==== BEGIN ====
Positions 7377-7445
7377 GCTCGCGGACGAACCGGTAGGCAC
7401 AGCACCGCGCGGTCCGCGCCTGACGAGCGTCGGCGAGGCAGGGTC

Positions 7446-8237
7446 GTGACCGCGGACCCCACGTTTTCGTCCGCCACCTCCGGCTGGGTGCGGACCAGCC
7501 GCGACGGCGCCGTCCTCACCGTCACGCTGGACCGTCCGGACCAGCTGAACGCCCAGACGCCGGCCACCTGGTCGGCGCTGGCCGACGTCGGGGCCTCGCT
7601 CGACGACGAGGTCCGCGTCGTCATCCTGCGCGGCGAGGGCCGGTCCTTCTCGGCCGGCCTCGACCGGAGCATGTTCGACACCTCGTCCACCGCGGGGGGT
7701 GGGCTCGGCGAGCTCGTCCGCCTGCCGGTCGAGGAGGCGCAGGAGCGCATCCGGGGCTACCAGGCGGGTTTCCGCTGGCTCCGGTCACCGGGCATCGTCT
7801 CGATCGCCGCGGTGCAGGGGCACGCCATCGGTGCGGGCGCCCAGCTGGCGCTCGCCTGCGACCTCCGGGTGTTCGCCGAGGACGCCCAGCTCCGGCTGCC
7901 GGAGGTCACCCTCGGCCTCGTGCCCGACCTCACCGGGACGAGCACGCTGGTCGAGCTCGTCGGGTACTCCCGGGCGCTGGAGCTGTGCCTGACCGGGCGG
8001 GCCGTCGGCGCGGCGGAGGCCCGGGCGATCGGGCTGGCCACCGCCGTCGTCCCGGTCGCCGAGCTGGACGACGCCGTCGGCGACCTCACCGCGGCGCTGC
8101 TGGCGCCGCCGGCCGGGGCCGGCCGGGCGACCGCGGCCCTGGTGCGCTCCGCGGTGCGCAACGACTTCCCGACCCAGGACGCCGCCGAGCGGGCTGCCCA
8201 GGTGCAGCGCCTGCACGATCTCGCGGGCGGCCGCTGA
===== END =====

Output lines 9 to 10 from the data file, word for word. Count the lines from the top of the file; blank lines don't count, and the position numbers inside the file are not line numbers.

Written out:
7801 CGATCGCCGCGGTGCAGGGGCACGCCATCGGTGCGGGCGCCCAGCTGGCGCTCGCCTGCGACCTCCGGGTGTTCGCCGAGGACGCCCAGCTCCGGCTGCC
7901 GGAGGTCACCCTCGGCCTCGTGCCCGACCTCACCGGGACGAGCACGCTGGTCGAGCTCGTCGGGTACTCCCGGGCGCTGGAGCTGTGCCTGACCGGGCGG